Man. I had to develop my own projects to be able to work. Among them, man usually hire a man instrumentalist. The new generation (20 and 30 years old) is very different, maybe because they go to school together, there are more girls, and they keep working together afterwards; sometimes they get to be roomates in other cities. It is better nowadays. (Nathalie Braux, clarinet, composer and saxophone player, 63 years old).


2.      There is the notion that women are hired because of their physical appealing.

When I asked, “Do you think the jazz guild in Mexico treats women equally?”, two women mentioned there exists “respect” and “camaraderie”; one of them said that probably the way women are treated varies among cities, but she didn’t mention a specifical case. The rest said “no”, and their explanations were contrasting:

No. Definitely. Most of man can’t stand a woman conducting or being better than them. I’ve found men who try to undermine the dignity of other female partners by speaking negatively about them or by exposing their intimacies with other male partners. It’s horrible. Also, about our image… it is tedious having to look over produced to show your work. Men are never required that to play, they only have to be clean. (Anonymous).

I don’t think so. There are many factors. Most of the guild is leaded by men and the girls who have a beauty standard are the only ones who have managed to stand out in that field, no matter what musical level they get to manage (Patricia Reyes, “Pilla”, piano player and educator, 48 years old).



3.      There are more female singers than female instrumentalists; and most of the female jazz singers lack, somehow or even completely, any education on jazz language.

The perceptions of interviewed women coincided with the statistics showing that there are more singers than instrumentalists in the Mexican jazz scenario. Only one of the interviewed denied this, arguing that singers only have more projection (they get most of the contracts and tend to get the media’s attention). Another woman was surprised by acknowledging that in her geographical region[2] was an absence of female jazz instrumentalists:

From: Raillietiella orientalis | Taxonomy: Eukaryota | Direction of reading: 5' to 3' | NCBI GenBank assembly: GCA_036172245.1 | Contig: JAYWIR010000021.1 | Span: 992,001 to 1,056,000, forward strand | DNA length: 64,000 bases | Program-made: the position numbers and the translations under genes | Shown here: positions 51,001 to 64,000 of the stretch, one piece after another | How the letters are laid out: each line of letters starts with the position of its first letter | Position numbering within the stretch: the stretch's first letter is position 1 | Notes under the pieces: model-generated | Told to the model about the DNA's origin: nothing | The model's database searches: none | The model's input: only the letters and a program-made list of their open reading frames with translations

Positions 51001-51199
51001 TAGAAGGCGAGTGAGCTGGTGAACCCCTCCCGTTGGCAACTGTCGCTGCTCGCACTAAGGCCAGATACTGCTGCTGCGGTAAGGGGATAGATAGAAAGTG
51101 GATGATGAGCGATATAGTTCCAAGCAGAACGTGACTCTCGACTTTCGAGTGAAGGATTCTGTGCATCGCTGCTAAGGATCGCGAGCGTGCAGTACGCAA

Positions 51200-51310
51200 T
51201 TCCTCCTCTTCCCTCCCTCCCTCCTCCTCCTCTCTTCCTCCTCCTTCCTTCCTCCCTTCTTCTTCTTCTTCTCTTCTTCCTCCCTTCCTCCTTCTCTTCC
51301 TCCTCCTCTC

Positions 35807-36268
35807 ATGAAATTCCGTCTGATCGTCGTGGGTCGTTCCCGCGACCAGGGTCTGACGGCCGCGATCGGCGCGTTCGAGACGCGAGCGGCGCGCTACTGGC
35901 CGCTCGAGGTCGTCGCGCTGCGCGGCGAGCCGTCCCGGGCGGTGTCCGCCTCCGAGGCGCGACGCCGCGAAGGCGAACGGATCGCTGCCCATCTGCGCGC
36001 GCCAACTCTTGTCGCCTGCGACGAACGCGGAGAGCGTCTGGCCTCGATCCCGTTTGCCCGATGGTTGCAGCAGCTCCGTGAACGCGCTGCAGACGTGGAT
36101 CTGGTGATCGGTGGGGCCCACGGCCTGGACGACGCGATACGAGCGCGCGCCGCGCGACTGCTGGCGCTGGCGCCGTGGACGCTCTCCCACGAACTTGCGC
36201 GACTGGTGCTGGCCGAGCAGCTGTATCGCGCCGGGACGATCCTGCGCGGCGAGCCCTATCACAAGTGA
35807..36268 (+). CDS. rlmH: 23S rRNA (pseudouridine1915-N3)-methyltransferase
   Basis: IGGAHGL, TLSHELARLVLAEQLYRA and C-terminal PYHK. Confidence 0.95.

There is a notable tendency of women being mostly singers, in jazz. I would have loved to create a concert of only women in jazz; however, I realized that women in my region are only singers. I would be fascinating to ask ourselves why. Maybe it is a role easy to designate to women; or maybe they think being a singer “is easier”, when it is, or it should be the same as any other instrument. It may be the case (Anomymous).

The rest of the opinions coincided in the fact that there is a higher number of female jazz singers above the instrumentalists. However, they explained that these singers –most of them– tend to develop insufficient studies and professional preparation. Many of them depend on their physical looks:

Yes. It’s the easy way for some of them, to get all the attention without having any professional background. Unfortunately, many singers are a farce. They call themselves jazz singers just because they interpret a standard or a bad replica of a recorded song. They don’t know about improvisation, which is the soul of jazz. They only make an effort to look good. They work very little to have a good voice, many of them are out of tune and have cero knowledge of basic musical theory (Anonymous).

Yes. I do perceive that most of the female jazz musicians are singers. I don’t know why. I also see that they don’t stand out as another instrument from the ensemble. I think the voice, as usually being the protagonist, should show a high technique level and an advance language as much as the other instruments, which, unfortunately isn’t common (Anonymous).

Yes. There are many aspects. One is that the jazz in Mexico got its image from Hollywood, the jazz from Casablanca, etc. Many times, this is what people expect so other styles are left behind. The image of a singer is important in this vision of elegance and elitism. By doing that, all the sudden they have work in private events. etc. Even if they never had a class on the jazz language (Nathalie Braux, clarinet, composer and saxophone player, 63 years old).